Thursday, 18 September 2008

Institutions hate repositories... one simple reason.

Open access is not enough!

People want to give Open Access to some of their materials at their institution however the IR software is seen as a means to manage all Institutional content and not just that which is Open Access and part of the external image of the Institution.
The problem exists in the other direction as well where repository software is trying to solve these problems, thus people are not likely to use this software until it is included.

So what do we end up with...

Lots of Repository Islands which aren't interoperable with each other!

So if we solve the access and copyright issue will people use the software? errrr No. At this point the software is an all in solution and not a service which can be utilised by current institutional practise ... Give up...?


Focus on providing a service, e.g. something which can manage your Digital Resources and enable this to plug to existing institutional services. Some softwares would argue they support this already. OK good, so don't try and solve the problem if it is just an integration issue.

To the repositories: Decouple! Build a set of services, build ways of plugging services together and allow the community to pic 'n' mix.

To the institution: You already have access control systems ask your Information/Computer Systems department. You probably already have a Content Management System for educational resources for students (Blackboard? - Integrates with an LDAP server), these use external services to manage access and authentication! Here's a few services for you... LDAP, Radius, Eduroam, Domain Controller.

Till next time!

Saturday, 19 July 2008

Is winning in Casino's a Bad Thing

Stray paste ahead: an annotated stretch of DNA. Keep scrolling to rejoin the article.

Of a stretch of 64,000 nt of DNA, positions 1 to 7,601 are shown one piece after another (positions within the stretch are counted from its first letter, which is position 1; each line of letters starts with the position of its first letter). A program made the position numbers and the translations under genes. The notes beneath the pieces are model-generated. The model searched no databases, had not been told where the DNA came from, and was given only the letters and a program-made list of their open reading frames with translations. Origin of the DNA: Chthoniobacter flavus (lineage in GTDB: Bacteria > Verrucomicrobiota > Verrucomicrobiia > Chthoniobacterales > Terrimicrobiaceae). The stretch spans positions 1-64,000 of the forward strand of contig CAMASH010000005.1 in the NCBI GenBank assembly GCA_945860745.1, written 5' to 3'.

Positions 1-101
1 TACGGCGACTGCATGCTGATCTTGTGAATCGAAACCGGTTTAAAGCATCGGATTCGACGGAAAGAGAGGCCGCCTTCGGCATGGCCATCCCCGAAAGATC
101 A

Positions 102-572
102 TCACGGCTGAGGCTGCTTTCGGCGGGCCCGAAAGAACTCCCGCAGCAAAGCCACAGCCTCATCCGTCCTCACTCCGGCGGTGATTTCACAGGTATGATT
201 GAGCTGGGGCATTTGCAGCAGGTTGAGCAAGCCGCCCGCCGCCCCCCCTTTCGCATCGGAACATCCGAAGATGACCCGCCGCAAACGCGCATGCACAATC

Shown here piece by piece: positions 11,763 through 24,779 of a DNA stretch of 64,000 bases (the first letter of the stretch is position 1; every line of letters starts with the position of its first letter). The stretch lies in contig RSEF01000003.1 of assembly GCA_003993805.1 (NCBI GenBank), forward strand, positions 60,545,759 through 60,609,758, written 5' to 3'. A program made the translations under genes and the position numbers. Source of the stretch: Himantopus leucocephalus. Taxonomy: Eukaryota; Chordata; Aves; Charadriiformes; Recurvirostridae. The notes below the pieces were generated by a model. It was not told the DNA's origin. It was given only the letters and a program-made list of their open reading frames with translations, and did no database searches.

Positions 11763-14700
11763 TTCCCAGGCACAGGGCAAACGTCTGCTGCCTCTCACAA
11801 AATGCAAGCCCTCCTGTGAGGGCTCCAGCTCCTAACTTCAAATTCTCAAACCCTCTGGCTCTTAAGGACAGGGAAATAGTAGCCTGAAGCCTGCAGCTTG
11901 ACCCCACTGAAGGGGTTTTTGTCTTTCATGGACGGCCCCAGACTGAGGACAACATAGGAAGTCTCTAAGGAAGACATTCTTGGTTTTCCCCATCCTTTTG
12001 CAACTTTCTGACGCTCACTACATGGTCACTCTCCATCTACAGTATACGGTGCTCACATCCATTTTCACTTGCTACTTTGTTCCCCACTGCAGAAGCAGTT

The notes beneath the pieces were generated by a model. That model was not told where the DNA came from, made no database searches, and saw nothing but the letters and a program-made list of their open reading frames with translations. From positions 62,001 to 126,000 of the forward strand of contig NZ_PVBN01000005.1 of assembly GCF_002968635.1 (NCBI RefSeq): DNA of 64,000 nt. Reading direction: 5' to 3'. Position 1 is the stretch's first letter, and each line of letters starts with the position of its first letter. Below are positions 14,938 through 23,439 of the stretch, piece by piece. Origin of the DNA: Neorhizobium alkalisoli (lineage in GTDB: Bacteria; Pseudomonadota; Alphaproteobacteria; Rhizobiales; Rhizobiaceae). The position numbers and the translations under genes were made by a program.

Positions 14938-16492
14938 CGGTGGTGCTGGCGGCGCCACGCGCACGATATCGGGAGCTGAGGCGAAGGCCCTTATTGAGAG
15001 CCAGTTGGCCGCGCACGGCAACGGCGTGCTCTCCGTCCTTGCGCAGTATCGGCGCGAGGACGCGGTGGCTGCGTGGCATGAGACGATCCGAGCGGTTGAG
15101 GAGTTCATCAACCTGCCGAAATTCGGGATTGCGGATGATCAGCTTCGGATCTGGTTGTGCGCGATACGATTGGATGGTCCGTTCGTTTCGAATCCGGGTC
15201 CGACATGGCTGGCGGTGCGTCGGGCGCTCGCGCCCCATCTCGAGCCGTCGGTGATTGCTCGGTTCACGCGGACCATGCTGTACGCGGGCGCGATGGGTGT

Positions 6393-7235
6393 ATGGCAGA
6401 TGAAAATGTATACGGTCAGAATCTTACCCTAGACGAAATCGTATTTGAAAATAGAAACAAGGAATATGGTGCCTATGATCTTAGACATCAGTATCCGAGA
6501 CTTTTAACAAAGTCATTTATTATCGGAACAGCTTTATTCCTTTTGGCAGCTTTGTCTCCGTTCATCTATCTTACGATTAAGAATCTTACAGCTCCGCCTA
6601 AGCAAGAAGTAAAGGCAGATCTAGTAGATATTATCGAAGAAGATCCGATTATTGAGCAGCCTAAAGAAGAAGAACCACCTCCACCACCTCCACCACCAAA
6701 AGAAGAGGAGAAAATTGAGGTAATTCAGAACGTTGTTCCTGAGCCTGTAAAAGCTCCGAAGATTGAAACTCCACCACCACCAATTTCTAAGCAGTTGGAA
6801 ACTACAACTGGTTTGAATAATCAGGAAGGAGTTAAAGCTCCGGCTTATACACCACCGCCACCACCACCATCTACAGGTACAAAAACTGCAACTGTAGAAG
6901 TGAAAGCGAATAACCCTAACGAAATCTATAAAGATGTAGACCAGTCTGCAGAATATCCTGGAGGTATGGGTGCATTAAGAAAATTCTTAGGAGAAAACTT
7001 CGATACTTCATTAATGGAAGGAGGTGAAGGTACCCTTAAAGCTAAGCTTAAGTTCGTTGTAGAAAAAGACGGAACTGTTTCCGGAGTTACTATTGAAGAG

Totally off my usual topics but by playing short games in the Casinos in Vegas and quitting while ahead i'm up by just over $100. It's not a lot but considering i've only been playing 1c machines and $5 - $10 blackjack I think that's quiet cool! However since I haven't lost yet does that mean i'll now want to continue... could it get addictive. Considering i'm going to Atlantic City next week is this bad news!

As for the technical note, follow the rules of blackjack on wikipedia ( and make sure you buy in enough for 10-12 hands at minimum bet, and never bet more unless wikipedia says you should! Also when you are up, 3-4 decks worth of rounds... get out!

This may not be the longest game in the world but you take the money off the Casino!
Thank-you Venitian/Palazzo Las Vegas!

Wednesday, 16 July 2008

#crigshow - Conference 2 - Worldcomp

Agents and Web Services... Why no collaboration?

Out of all the presentations at worldcomp this one struck me as one of the most obvious but not covered areas for research in computer science. Probably the most well known agent system is that used by the travel industry where they have standard ways of interfacing with each other to find details of travel and hotels available on a global scale. This is no mean feat with the number of companies there are hooking into this network.

So why doesn't the same exist for web services or if there is such a system why isn't everyone in the open community using it?

Surely the point of web services is for people to discover and use them in their own scenarios just like the agents in the travel industry do. OK so maybe the problem lies in the fact that there are so many communities that there will never be a specific use case or framework and thus hosting a generic web service network becomes infinitely hard with the number of different APIs and Implementations.